based on Islamic law and French codes; judicial review of legislative acts in a specially provided High Tribunal; has not accepted compulsory ICJ jurisdiction
18 years of age; universal
Executive branch:
chief of state: King ABDALLAH II (since 7 February 1999); Crown Prince HUSSEIN (born 28 June 1994), eldest son of King ABDALLAH II
head of government: Prime Minister Samir al-RIFAI (since 9 December 2009)
cabinet: Cabinet appointed by the prime minister in consultation with the monarch
(For more information visit the World Leaders website )
elections: the monarchy is hereditary; prime minister appointed by the monarch
Legislative branch:
bicameral National Assembly or Majlis al-'Umma consists of the Senate, also called the House of Notables or Majlis al-Ayan (55 seats; members appointed by the monarch to serve four-year terms) and the Chamber of Deputies, also called the House of Representatives or Majlis al-Nuwaab (110 seats; members elected using a single, non-transferable vote system in multi-member districts to serve four-year terms); note - 6 seats are reserved for women, 9 seats are reserved for Christian candidates, 9 seats are reserved for Bedouin candidates, and 3 seats are reserved for Jordanians of Chechen or Circassian descent
elections: Chamber of Deputies - last held on 20 November 2007 (next scheduled to be held in 2011); note - a royal decree was issued to dissolve the Chamber of Deputies, effective 24 November 2009; no date announced for early elections
election results: Chamber of Deputies - percent of vote by party - NA; seats by party - IAF 6, independents and other 104; note - seven women serve in the Assembly, six of whom filled women's quota seats and one was directly elected
Judicial branch:
Court of Cassation (Supreme Court)
Political parties and leaders:
Arab Ba'ath Socialist Party [Fuad DABBOUR]; Ba'ath Arab Progressive Party [Tayseer al-HAMSI]; Call Party [Mohammed Abu BAKR]; Democratic People's Party [Ahmad Yusuf 'ALIYA]; Democratic Popular Unity Party [Sa'ed DIAB]; Islamic Action Front or IAF [Ishaq al-FARHAN]; Islamic Center Party [Marwan al-FA'OURI; Jordanian Communist Party [Munir HAMARNEH]; Jordanian National Party [Mona Abu BAKR]; Jordanian United Front [Amjad al-MAJALI]; Life Party [Thaher 'AMROU]; Message Party [Hazem QASHOU]; National Constitution Party [Ahmed al-SHUNAQ]; National Movement for Direct Democracy [Mohammed al-QAQ]
Political pressure groups and leaders:
Anti-Normalization Committee [Ali Abu SUKKAR, president vice chairman]; Jordan Bar Association [Saleh al-ARMUTI, chairman]; Jordanian Press Association [Sayf al-SHARIF, president]; Jordanian Muslim Brotherhood [Dr. Hamam SAID, controller general]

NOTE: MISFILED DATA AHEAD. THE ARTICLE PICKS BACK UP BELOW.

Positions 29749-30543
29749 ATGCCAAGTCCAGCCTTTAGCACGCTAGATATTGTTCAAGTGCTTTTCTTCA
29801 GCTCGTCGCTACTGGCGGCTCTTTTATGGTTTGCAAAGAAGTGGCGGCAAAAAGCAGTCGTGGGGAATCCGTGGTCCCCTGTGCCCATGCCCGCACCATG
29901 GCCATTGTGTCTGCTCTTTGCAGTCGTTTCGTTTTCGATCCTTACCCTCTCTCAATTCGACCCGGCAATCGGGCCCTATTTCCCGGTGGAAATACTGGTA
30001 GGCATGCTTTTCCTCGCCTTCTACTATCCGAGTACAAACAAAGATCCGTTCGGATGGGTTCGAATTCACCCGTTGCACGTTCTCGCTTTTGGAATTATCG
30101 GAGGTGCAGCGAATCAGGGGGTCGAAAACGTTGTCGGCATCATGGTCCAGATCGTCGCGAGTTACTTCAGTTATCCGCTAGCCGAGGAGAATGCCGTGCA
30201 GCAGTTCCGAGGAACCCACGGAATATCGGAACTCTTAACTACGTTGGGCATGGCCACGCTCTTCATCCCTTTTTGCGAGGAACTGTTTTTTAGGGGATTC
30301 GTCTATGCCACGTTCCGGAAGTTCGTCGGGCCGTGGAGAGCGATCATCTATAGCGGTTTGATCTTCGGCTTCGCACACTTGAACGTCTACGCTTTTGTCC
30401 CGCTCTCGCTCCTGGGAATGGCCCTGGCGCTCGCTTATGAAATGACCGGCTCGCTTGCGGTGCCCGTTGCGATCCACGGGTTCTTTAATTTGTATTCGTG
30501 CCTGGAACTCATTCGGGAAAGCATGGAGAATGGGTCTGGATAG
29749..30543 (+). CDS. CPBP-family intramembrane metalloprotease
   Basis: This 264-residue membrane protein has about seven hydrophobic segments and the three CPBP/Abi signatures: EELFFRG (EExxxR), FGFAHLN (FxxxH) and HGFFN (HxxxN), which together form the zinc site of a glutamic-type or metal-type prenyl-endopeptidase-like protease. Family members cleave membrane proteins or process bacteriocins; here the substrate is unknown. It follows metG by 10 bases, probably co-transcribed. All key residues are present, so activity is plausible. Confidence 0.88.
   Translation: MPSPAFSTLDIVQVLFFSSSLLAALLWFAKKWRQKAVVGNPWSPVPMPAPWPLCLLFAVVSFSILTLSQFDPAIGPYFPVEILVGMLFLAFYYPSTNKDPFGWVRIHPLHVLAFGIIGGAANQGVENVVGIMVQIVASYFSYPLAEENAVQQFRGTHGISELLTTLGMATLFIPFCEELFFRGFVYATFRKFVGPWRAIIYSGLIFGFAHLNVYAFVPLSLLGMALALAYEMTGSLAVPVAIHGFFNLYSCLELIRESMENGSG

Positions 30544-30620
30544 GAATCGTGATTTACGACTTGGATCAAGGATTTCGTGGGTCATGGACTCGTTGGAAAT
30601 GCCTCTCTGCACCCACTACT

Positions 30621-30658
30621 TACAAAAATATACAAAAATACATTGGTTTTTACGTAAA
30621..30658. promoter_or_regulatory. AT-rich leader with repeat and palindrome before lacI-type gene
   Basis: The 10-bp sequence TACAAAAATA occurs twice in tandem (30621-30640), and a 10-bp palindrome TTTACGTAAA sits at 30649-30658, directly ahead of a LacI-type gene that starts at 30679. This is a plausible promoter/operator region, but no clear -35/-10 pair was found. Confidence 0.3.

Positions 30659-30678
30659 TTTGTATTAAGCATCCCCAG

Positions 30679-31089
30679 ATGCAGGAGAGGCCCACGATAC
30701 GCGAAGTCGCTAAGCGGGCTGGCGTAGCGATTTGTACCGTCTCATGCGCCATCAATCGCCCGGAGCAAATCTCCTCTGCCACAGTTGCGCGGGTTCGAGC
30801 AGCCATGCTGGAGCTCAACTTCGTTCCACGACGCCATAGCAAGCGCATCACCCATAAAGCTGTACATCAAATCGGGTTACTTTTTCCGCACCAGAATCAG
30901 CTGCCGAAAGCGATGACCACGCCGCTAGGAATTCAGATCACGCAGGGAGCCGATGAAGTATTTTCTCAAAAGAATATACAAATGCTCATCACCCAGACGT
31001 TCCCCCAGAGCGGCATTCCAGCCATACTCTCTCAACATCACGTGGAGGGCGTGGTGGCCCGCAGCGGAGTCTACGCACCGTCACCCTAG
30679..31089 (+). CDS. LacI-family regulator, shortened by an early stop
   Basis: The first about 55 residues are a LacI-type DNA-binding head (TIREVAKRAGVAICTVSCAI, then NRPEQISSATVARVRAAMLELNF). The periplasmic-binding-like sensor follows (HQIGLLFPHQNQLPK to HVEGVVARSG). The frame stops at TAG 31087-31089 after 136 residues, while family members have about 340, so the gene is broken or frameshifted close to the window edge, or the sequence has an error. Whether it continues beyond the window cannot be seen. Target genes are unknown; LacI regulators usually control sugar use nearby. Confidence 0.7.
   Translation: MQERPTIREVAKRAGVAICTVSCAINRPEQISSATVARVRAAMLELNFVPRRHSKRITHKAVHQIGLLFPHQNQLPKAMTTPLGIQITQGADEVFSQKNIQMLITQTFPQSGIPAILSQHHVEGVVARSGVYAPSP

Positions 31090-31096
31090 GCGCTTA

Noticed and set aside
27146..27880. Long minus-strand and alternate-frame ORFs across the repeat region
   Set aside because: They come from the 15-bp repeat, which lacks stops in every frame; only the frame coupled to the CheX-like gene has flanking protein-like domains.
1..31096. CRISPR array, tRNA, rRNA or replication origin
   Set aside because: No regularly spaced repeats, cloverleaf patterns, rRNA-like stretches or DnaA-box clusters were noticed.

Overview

International organization participation:
Diplomatic representation in the US:
chief of mission: Ambassador ZEID Ra'ad Zeid al-Hussein, Prince
chancery: 3504 International Drive NW, Washington, DC 20008
telephone: [1] (202) 966-2664
FAX: [1] (202) 966-3110
Diplomatic representation from the US:
chief of mission: Ambassador Robert S. BEECROFT
embassy: Abdoun, Amman
mailing address: P. O. Box 354, Amman 11118 Jordan; Unit 70200, Box 5, DPO AE 09892-0200
telephone: [962] (6) 590-6000
FAX: [962] (6) 592-0121
Flag description:
three equal horizontal bands of black (top), representing the Abbassid Caliphate, white, representing the Ummayyad Caliphate, and green, representing the Fatimid Caliphate; a red isosceles triangle on the hoist side, representing the Great Arab Revolt of 1916, and bearing a small white seven-pointed star symbolizing the seven verses of the opening Sura (Al-Fatiha) of the Holy Koran; the seven points on the star represent faith in One God, humanity, national spirit, humility, social justice, virtue, and aspirations; design is based on the Arab Revolt flag of World War I
National anthem:

name: "As-salam al-malaki al-urdoni" (Long Live the King of Jordan)
lyrics/music: Abdul-Mone'm al-RIFAI'/Abdul-Qader al-TANEER
note: adopted 1946; the shortened version of the anthem is used most commonly, while the full version is reserved for special occasions
   Economy    Jordan Top of Page
Economy - overview:
Jordan's economy is among the smallest in the Middle East, with insufficient supplies of water, oil, and other natural resources, underlying the government's heavy reliance on foreign assistance. Other economic challenges for the government include chronic high rates of poverty, unemployment, inflation, and a large budget deficit. Since assuming the throne in 1999, King Abdullah has implemented significant economic reforms, such as opening the trade regime, privatizing state-owned companies, and eliminating most fuel subsidies, which in the past few years have spurred economic growth by attracting foreign investment and creating some jobs. The global economic slowdown, however, has depressed Jordan's GDP growth while foreign assistance to the government in 2009 plummeted, hampering the government's efforts to reign in the large budget deficit. Export-oriented sectors such as manufacturing, mining, and the transport of re-exports have been hit the hardest. Amman is considering sweeping tax cuts to attract foreign investment and stimulate domestic growth, and the government has guaranteed bank deposits through 2010. Jordan's financial sector has been relatively isolated from the international financial crisis because of its limited exposure to overseas capital markets. Jordan is currently exploring nuclear power generation to forestall energy shortfalls.
GDP (purchasing power parity):
$33.05 billion (2009 est.)
$32.05 billion (2008 est.)
$30.35 billion (2007 est.)
note: data are in 2009 US dollars
GDP (official exchange rate):
$22.82 billion (2009 est.)
GDP - real growth rate:
3.1% (2009 est.)
5.6% (2008 est.)
6.6% (2007 est.)
GDP - per capita (PPP):
$5,300 (2009 est.)
$5,200 (2008 est.)
$5,100 (2007 est.)
note: data are in 2009 US dollars
GDP - composition by sector:
agriculture: 3.5%
industry: 29.9%
services: 66.5% (2009 est.)
Labor force:
1.667 million (2009 est.)
Labor force - by occupation:
agriculture: 2.7%
industry: 20%
services: 77.4% (2007 est.)
Unemployment rate:
12.9% (2009 est.) 12.7% (2008 est.)
note: official rate; unofficial rate is approximately 30%
Population below poverty line:
14.2% (2002)
Household income or consumption by percentage share:
lowest 10%: 3%
highest 10%: 30.7% (2006)
Distribution of family income - Gini index:
39.7 (2007) 36.4 (1997)
Investment (gross fixed):
30.3% of GDP (2009 est.)
revenues: $5.925 billion
expenditures: $8.427 billion (2009 est.)
Public debt:
64.4% of GDP (2009 est.) 58.4% of GDP (2008 est.)
Inflation rate (consumer prices):
-0.7% (2009 est.) 14.9% (2008 est.)
Central bank discount rate: